design, write and debug programs that accomplish specific goals, including controlling or simulating physical systems; solve problems by decomposing them into smaller parts.
use logical reasoning to explain how some simple algorithms work and to detect and correct errors in algorithms and programs
LO: To know how conditional statements react to events. (2)
We are going to concentrate on using our while loop to check if Reeborg is not at_goal(). This way we can imagine Reeborg carrying out instructions until the goal/home is reached, we can think of this like a game loop - the game is started and then it will carry on until there is a winner/loser:
while not at_goal(): #do what you need to do to complete the world/problem else: done()
If we look at the world Tokens1 we will see that Reeborg is in a world with a token, a place to put that token and a goal (end point). We looked at this world way back in 2.3a, but at that point we were writing all of the instructions for Reeborg - now we are going to get Reeborg to solve this world (and others like it) using conditional statements.
It would be useful just to look back at the flow chart we made back then as we will be including instructions inside our while loop:
Let's put this inside our while loop:
while not at_goal(): move() take() move() put() move() else: done()
To improve this code so it will work no matter how far away the tokens are (see the worlds Tokens2 and Tokens3) we will use another conditional statement inside (nested) the while loop. This is the if statement, from our examples:
1. if I flick the switch, then the light will come on.
2. If the water is boiling, then turn the kettle off.
3. If the number is less than 7, then add 3.
if True: #do something once else: #do something else once
You should be quite comfortable with this statement as it works that same as the while loop - If something is True, then do something, the difference with the while loop is that the instructions will be carried out once. Another difference is that we can use more than one if statement. This example looks at the value of a variable called number:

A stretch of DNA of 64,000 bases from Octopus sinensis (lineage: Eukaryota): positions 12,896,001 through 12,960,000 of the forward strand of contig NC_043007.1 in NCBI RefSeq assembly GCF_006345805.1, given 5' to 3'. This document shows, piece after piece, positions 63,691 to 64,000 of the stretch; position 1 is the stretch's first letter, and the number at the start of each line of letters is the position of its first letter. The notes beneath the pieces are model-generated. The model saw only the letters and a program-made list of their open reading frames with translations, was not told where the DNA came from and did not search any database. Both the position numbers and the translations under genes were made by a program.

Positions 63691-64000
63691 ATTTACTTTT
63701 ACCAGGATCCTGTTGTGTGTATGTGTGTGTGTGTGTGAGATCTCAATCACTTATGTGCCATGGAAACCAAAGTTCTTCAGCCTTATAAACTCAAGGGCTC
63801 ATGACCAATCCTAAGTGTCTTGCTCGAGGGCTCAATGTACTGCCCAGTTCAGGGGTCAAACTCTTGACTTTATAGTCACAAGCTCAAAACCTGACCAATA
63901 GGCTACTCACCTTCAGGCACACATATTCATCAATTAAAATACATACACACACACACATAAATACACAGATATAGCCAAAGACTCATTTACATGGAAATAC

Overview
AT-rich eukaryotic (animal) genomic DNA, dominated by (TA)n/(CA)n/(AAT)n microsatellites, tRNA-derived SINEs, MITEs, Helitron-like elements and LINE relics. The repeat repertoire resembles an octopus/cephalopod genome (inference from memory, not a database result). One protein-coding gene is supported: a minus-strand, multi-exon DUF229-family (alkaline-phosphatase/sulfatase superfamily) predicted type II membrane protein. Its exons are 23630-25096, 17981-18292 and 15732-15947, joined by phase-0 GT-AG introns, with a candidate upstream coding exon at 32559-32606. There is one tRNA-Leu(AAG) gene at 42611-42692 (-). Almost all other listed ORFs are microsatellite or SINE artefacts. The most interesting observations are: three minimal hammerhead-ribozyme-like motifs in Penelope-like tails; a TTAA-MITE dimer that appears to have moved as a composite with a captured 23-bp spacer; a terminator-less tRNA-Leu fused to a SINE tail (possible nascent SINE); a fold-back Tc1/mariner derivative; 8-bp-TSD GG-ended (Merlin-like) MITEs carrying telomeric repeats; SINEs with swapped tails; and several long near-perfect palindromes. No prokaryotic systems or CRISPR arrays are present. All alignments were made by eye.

if number == 7: print("The number is 7") if number == 8: print("The number is 8") else: print("The number is not 7 or 8")
Let's look at another important example:
if number == 7: print("The number is 7") if number > 3: print("The number is bigger than 3") else: print("The number is not 7 or bigger than 3")
If the number is 7 then it will print out 'The number is 7' and 'The number is bigger than 3'. But what if we only want to make one choice? Here we can use elif, which just means else if. This will mean that only one choice will be made - and it will be the first one that Python gets to.
if number == 7: print("The number is 7") elif number > 3: print("The number is bigger than 3") else: print("The number is not 7 or bigger than 3")
This will print out only one choice. This will print out 'The number is 7' because it is the first choice that is True.
Looking back at the world Tokens1 and the conditions that Reeborg is aware of
we can see that Reeborg knows if it is standing on an object (token) through the object_here() - if Reeborg is standing on an object then object_here() is True, if Reeborg is not standing on an object then object_here() is False. How could we use this to solve the Tokens1 world?
Let's use a flow chart to help us think about this:
If Reeborg is standing on a object then pick it up, else move forward. We get Reeborg to check object_here() is True before moving on just in case it is already standing on one in a world. Remember, we are going to put these instructions inside of our original while loop, every time Reeborg is not at the goal/home it will carry out these instructions - our new if statement:
#Tokens1 - notice how the statements are indented! while not at_goal(): if object_here(): take() move() put() move() else: move() else: done()
Open up the worlds Tokens2 and Tokens3 and you will see that the same code will work!